Non-invasive and non-surgical options are available but it is rarely done and has temporary effects. There are special eye drops that can briefly lift the Muller’s muscle of the eye and makes your eyes look bigger. These drops are used in patients with special cases, or during photography to enhance the aesthetic appearance of the eyes.

These drops work for only a short time. The only meaningful, permanent, and effective treatment for ptosis is surgery.

Bottom Line

Ptosis is a medical condition in which there is drooping of eyelids. It not only makes you look tired and sleepy but may also cause vision and postural problems. There are various congenital and acquired causes. Surgery is the only best option to treat it and there are several different techniques of doing it. The common ones include the frontalis suspension technique, incisional, and non-incisional eyelid correction.

About Dream Aesthetics and Plastic Surgery

Bespoke surgical for cosmetic or medical reasons is what Dream covers to bring out the beauty in every individual. Going beyond the aesthetics and working on physical anomalies are what we value the most in leading our patients to cherish self-improvement and confident lifestyles.

Derived from Associate Professor Vincent Yeow’s long-standing experience performing plastic surgery in Singapore, our treatment plans deliver physical remodelling in our patients’ favour. One of the notable remodellings is droopy eyelid correction. The ptosis surgery used for treatment eventually fixes drooping eyelids, improves vision and enhances appearance.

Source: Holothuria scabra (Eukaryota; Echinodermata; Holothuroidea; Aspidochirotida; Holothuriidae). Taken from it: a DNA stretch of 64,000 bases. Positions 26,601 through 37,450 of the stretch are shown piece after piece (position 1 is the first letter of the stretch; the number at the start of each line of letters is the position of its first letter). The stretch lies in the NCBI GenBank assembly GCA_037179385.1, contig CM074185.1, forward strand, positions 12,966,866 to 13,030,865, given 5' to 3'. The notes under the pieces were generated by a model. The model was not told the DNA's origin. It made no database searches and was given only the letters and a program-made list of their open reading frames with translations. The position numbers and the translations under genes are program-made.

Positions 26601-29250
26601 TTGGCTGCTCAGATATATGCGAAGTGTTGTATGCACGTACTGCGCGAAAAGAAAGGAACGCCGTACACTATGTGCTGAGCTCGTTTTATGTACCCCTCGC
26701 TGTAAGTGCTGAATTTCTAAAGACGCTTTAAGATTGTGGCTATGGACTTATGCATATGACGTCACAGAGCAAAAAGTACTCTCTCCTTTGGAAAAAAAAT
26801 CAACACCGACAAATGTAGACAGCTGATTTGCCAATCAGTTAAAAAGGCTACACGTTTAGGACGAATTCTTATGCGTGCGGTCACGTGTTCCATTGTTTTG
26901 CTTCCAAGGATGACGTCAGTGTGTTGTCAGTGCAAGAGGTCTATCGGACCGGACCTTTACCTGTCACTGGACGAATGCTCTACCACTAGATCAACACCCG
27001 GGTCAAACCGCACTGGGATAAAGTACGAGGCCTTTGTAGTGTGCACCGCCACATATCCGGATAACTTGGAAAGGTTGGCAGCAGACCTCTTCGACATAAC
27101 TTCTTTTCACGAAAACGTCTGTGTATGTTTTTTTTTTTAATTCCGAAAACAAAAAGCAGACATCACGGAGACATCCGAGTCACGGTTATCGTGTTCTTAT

Most importantly, as a trustworthy plastic surgery and aesthetic clinic, we treasure positive and natural outcomes for each individual. We will ensure to deliver the beauty refinement of your dream without compromising your safety and privacy.


1.Lim JM, Hou JH, Singa RM, Aakalu VK, Setabutr P. Relative incidence of blepharoptosis subtypes in an oculoplastics practice at a tertiary care center. Orbit. 2013 Aug 1;32(4):231-4.
2.Marenco M, Macchi I, Macchi I, Galassi E, Massaro-Giordano M, Lambiase A. Clinical presentation and management of congenital ptosis. Clinical Ophthalmology (Auckland, NZ). 2017;11:453.
3.Griepentrog GJ, Mohney BG. Strabismus in childhood eyelid ptosis. American journal of ophthalmology. 2014 Jul 1;158(1):208-10.